I'm sorry Ernie, but I think your response is the pot calling the cattle black. We have different approaches to how we both base our information. I rely on not only my own experience, but do the best research I can to give that opinion backup. I at least try to be a bit collegial in that difference in approach. You apparently rely on your experience above that of all others and make some quite sweeping statements - in this case about the viability of the M market. I don't claim such knowledge on a personal basis, so I seek to back up my submissions with information from sources that I believe are authoritative and unbiased.
I see you have altered your original post to try to mitigate some of those statements, - your original post did not limit your comment to the US market, nor did you mention the Asia market.
As regards the use of PowerShot cameras instead of the M-series. The vast majority of PS cameras have quite small sensors and fixed zoom lenses. There is only one APS-C PS camera that I am aware of the G1XMkIII with the 24-72mm Equivalent lens, the rest are 1" or smaller - that is not likely to be attractive to those gravitating to the M-series that has APS-C sensors. The fact that users can use small, compact interchangeable lenses is another benefit of the M-series: the EF-M 22, 35 and 11-22mm lenses have been widely praised, while a lot of vloggers seem to buy into the M50II with the 15-45 lens range, and for general use the 18-150mm lenses: something that is being replicated in the new R-series APS-C kit lenses. It's a fair bet that these lens selections are there for good reason. Where the M-series has arguably fallen short is in the long telephoto range: the longest lens being 55-200mm. Still, since the attraction seems to be lightness and compactness, and the feedback I have seen and experienced is that those who use it are looking for general-purpose, rather than specifically long lenses for travel and general shooting, it seems Canon decided that those who want a long reach can use EF glass via an adapter.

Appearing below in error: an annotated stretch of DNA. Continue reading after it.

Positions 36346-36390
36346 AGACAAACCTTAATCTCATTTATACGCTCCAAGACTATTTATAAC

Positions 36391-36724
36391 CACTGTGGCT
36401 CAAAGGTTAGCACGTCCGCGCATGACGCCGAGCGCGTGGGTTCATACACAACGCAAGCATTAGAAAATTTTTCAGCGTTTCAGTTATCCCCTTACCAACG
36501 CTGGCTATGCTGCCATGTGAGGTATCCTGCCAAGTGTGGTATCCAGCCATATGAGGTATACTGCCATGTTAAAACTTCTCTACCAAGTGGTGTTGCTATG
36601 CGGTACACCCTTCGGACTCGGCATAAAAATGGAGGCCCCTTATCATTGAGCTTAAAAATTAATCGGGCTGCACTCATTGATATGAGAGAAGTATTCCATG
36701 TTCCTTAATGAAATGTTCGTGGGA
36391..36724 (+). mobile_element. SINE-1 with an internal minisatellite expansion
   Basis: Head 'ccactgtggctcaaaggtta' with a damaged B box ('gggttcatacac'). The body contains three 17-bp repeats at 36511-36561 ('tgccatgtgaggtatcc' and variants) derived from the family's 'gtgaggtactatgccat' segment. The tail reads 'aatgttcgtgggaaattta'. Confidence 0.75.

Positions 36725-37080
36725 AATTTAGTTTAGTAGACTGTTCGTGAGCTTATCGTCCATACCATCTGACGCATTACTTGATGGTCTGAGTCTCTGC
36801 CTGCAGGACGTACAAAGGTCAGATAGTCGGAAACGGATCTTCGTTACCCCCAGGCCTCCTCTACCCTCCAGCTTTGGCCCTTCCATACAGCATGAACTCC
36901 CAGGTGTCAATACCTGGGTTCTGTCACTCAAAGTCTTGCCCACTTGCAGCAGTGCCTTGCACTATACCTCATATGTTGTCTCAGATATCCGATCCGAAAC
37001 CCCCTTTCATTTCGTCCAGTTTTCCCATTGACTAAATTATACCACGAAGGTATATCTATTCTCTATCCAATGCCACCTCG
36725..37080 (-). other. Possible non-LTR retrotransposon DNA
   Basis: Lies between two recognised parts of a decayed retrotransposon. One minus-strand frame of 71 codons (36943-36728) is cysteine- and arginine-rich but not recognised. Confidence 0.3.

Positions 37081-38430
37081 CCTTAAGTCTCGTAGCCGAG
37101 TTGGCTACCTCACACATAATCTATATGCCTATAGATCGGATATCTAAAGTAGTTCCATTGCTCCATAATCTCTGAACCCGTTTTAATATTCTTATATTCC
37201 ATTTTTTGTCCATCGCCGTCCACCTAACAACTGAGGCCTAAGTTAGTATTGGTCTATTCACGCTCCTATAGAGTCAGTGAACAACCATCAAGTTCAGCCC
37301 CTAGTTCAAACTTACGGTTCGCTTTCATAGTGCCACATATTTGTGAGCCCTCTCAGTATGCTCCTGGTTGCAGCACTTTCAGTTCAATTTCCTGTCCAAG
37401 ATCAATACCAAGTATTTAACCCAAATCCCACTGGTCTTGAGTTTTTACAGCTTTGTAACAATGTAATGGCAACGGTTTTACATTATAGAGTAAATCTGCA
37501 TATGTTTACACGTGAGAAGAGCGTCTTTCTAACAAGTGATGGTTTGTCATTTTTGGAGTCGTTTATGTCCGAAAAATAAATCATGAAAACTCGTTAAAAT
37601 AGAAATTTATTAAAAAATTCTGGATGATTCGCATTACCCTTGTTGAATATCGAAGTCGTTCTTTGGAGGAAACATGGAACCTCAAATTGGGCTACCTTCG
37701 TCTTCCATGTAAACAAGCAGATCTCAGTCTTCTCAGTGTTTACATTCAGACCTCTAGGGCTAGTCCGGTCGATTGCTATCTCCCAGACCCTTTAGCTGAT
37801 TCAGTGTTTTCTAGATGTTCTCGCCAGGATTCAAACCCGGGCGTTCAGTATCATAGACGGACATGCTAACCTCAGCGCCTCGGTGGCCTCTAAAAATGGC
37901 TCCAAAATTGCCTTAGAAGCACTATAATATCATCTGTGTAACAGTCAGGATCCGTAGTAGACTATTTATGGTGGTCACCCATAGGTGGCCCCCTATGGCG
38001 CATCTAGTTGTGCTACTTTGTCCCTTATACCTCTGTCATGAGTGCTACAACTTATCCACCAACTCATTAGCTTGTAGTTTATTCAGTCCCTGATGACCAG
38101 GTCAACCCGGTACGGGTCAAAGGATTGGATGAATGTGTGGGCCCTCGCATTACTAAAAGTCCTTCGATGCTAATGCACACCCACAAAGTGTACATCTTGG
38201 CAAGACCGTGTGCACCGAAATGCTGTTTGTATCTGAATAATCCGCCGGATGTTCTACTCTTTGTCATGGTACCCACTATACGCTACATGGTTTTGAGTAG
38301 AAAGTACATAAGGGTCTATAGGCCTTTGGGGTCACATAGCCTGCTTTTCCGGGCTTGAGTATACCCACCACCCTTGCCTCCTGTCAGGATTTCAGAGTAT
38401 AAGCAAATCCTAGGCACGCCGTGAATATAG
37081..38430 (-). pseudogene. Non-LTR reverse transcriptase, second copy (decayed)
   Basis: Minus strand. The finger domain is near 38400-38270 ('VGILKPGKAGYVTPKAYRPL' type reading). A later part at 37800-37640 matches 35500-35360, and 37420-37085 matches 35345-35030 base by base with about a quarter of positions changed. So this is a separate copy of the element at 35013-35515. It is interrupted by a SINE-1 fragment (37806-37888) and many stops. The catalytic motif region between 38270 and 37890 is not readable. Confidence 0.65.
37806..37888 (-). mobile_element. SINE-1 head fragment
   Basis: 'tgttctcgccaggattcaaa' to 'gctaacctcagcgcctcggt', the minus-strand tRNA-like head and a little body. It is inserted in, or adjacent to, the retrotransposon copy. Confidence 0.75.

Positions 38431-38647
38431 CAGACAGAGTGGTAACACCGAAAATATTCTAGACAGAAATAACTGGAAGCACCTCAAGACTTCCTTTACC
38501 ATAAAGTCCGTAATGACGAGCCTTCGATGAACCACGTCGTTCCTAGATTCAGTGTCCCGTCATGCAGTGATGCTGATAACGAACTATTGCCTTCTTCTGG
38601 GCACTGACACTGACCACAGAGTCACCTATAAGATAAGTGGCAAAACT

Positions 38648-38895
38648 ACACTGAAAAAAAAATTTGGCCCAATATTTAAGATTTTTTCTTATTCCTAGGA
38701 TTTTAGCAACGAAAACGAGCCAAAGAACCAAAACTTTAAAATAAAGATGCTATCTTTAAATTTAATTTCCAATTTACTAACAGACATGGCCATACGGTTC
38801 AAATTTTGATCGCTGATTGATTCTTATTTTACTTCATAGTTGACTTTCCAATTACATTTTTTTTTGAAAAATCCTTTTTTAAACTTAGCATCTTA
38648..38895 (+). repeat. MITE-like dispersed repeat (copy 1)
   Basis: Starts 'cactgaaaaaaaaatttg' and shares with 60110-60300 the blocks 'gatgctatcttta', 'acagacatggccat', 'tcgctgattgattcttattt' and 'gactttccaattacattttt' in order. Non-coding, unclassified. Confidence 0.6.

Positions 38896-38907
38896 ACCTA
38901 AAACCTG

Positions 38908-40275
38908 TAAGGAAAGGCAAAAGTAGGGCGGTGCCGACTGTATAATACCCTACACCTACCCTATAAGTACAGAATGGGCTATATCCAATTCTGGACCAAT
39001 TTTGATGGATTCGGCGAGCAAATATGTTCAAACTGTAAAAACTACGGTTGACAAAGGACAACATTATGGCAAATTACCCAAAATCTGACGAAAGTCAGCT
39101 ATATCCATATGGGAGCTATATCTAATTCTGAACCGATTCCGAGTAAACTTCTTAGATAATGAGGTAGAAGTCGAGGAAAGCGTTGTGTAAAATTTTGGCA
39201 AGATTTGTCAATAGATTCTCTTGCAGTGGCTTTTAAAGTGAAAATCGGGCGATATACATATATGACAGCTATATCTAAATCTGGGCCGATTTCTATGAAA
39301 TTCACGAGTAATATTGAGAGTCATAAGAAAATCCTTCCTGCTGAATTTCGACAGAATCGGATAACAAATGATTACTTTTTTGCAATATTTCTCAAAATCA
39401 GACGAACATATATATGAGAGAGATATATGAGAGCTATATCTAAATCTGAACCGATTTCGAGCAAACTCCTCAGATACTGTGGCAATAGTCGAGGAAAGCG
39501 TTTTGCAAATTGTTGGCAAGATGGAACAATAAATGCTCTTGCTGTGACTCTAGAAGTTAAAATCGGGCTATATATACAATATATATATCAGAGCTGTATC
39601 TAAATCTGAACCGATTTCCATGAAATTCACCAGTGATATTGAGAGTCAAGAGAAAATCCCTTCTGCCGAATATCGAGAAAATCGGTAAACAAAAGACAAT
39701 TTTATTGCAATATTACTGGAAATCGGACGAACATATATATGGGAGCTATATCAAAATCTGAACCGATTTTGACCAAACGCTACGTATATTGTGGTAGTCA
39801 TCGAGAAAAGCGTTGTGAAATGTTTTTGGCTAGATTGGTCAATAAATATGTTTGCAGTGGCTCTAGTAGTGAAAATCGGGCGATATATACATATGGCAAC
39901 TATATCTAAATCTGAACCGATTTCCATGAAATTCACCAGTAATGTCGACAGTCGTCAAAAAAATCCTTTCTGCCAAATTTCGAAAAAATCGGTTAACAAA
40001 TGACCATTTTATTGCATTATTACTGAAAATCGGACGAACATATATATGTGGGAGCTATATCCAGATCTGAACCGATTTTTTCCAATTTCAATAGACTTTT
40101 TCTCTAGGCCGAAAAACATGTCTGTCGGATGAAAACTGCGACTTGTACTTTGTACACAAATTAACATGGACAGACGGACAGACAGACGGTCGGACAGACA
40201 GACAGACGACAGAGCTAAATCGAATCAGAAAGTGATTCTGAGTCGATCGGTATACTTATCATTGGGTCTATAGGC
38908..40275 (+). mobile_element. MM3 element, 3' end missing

BTW, the reason I include photos is to demonstrate that these cameras are absolutely capable of taking acceptable shots in different situations with a range of native glass - if I can do it so can others. Still, I suspect I cannot demonstrate the main use of these units - as hybrid vlogging units.